Assessing the information that faith-schools are actively selective, avoiding those from disadvantaged backgrounds, exemplifies a genuine risk for social segregation and decreased social mobility in a discriminatory Britain, working explicitly for a select few.

Luke, from COVENTRY

It is wrong to discriminate against children on the basis of their parents' belief. This leads to segregation which will make Britain more divided.

Kristine, from EXETER

Religious indoctrination has no place in state schools. It is a matter for the home and only the home. If the situation was reversed and children were encouraged in school not to believe in a god there would be an outcry from the churches. The same consideration should be given to those of no faith.

John, from TAUNTON

Applying segregation to children on the basis of the parental religious belief when they are as young as 4 is scary and odious social engineering: Instead, ALL selection on the basis of religion should be reduced to 0%. STOP ABUSING THESE CHILDREN!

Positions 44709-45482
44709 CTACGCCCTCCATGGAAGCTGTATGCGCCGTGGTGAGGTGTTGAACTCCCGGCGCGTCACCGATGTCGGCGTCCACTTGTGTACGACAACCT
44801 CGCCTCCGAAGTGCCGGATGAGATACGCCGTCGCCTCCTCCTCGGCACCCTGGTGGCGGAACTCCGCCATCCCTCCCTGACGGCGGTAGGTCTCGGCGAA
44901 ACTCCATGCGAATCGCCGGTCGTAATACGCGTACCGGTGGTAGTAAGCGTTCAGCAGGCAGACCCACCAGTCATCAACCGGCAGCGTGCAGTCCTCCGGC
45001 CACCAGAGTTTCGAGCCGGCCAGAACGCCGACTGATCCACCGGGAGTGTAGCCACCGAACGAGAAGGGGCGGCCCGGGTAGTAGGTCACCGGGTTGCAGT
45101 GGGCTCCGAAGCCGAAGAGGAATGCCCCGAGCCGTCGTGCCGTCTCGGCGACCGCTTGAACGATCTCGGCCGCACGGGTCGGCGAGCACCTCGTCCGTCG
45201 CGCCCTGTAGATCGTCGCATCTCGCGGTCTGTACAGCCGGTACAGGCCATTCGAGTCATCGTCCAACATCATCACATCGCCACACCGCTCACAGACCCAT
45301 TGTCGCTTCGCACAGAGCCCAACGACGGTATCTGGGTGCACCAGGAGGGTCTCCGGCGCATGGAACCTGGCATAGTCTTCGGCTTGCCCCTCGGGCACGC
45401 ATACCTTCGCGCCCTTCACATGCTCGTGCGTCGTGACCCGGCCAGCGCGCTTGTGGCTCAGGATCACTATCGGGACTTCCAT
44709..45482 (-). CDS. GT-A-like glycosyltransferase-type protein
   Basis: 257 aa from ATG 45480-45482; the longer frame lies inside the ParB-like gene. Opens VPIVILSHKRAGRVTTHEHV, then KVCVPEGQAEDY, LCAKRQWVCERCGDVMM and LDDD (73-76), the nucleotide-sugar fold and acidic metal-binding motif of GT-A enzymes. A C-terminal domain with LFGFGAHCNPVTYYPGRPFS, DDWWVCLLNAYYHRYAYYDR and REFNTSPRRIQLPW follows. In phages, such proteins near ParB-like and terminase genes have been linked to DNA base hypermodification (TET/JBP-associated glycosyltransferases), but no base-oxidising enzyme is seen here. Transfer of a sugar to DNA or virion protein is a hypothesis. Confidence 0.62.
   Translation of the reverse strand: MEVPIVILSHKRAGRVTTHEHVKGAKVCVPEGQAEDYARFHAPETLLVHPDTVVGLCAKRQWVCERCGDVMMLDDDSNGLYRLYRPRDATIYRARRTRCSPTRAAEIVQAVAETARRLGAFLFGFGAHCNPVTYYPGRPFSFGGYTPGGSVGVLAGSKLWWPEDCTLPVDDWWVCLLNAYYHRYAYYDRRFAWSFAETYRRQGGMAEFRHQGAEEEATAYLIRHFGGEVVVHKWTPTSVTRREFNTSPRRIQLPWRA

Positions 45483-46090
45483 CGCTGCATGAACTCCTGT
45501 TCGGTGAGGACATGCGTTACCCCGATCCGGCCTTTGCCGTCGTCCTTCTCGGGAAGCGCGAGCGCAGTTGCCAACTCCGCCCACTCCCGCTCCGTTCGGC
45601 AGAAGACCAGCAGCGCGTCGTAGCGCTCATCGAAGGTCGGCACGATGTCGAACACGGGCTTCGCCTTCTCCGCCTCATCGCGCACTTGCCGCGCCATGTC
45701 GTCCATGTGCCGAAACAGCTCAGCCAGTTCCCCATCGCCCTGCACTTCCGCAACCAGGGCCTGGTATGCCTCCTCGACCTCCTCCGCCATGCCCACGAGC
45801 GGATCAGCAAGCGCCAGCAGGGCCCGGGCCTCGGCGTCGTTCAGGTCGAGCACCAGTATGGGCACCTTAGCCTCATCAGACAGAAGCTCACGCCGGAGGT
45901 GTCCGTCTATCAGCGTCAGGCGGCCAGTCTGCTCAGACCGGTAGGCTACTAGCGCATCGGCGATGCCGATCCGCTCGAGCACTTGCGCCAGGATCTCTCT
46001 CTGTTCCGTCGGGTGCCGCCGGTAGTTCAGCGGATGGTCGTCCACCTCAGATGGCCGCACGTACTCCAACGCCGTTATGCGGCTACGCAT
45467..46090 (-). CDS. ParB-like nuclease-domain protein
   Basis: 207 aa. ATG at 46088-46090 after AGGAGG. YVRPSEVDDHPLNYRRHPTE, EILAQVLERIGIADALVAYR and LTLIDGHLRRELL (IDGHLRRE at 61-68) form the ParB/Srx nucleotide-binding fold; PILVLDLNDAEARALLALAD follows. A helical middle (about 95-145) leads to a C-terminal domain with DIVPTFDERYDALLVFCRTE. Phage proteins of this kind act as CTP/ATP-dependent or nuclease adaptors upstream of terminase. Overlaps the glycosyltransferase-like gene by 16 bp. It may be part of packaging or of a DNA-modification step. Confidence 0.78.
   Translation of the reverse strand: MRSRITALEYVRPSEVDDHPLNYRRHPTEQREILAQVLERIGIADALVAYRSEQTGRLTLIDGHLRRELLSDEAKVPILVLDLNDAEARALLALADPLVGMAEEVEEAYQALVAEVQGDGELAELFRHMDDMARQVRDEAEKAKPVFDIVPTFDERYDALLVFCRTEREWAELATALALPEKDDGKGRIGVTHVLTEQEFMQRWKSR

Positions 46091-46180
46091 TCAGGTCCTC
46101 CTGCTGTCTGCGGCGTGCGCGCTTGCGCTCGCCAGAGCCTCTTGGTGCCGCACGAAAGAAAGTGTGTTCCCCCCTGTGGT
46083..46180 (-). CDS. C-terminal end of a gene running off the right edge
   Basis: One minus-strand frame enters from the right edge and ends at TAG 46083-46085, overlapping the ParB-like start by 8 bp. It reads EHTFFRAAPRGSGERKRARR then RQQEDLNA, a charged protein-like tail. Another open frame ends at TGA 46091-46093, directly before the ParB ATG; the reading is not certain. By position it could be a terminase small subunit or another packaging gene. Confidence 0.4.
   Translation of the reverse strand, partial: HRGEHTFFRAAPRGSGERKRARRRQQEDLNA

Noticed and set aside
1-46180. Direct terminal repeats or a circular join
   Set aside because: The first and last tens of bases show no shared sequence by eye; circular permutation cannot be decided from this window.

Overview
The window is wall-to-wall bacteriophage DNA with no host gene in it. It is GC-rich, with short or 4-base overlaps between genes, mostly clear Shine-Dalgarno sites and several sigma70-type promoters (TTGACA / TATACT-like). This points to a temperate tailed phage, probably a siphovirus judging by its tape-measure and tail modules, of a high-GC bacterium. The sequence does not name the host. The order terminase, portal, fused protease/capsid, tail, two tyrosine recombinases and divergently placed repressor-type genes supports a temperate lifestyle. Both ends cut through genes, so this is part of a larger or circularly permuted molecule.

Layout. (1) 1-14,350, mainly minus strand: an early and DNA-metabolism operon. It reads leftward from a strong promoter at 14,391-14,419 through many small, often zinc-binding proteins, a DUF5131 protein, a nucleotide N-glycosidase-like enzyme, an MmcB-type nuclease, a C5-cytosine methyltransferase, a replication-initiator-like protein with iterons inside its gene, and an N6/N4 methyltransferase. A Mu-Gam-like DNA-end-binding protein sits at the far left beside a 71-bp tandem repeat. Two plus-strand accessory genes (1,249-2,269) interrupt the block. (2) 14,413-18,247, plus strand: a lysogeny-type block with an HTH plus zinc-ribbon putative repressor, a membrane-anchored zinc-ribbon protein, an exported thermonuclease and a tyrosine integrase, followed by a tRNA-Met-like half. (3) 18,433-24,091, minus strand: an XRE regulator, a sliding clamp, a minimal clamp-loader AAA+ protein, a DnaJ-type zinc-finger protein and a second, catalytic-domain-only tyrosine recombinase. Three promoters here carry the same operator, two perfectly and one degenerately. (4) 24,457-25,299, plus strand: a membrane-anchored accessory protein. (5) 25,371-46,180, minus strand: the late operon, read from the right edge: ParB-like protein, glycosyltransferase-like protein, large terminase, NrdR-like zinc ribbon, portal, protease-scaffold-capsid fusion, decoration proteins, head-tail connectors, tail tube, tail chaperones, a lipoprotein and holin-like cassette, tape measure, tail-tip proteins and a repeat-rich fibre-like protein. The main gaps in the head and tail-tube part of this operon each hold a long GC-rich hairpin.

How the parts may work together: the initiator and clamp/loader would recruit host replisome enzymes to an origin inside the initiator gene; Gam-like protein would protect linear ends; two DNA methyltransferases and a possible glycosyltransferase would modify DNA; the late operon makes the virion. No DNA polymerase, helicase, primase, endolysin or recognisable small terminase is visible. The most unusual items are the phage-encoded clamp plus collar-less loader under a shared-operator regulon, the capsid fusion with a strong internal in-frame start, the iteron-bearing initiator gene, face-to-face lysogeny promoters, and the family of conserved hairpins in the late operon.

Dr, from NEWCASTLE UPON TYNE

Religion has no place in modern education, and it has no place in admissions. Why should my daughters be discriminated against because they will not be involved in religion?

James, from OLDHAM

My son has just begun school. I was astonished when researching local secondaries at the unashamed discrimination based on parents’ beliefs. In a society which has rightly legislated against all forms of prejudice it is staggering that this bastion of discrimination continues to stand in the very place where we mould the values of our children.

James, from NEWCASTLE UPON TYNE

I do not believe the state has a role in funding religion which should remain a private matter.

Alison, from TAUNTON

The only primary school in my granddaughters catchment area is a CofE school which has introduced a church attendance rule if oversubscribed. This is discriminatory. Please do not make matters worse. In fact, the requirement should be made illegal, or an alternative secular school should be provided.

Terry, from BLACKBURN

I can understand that religious organisations see that Faith schools are the only way they can keep their religion going by indoctrinating the vulnerable. But governments should know better.

Julie, from SHEFFIELD

Marketing or branding schools in a religious context is in my opinion quite wrong. A collective broad system, the same for all would be simpler and non-coercive. Educating a countries population should form a solid and united foundation for society, while having freedom to subscribe to religions independently if desired.

Jane, from TUNBRIDGE WELLS

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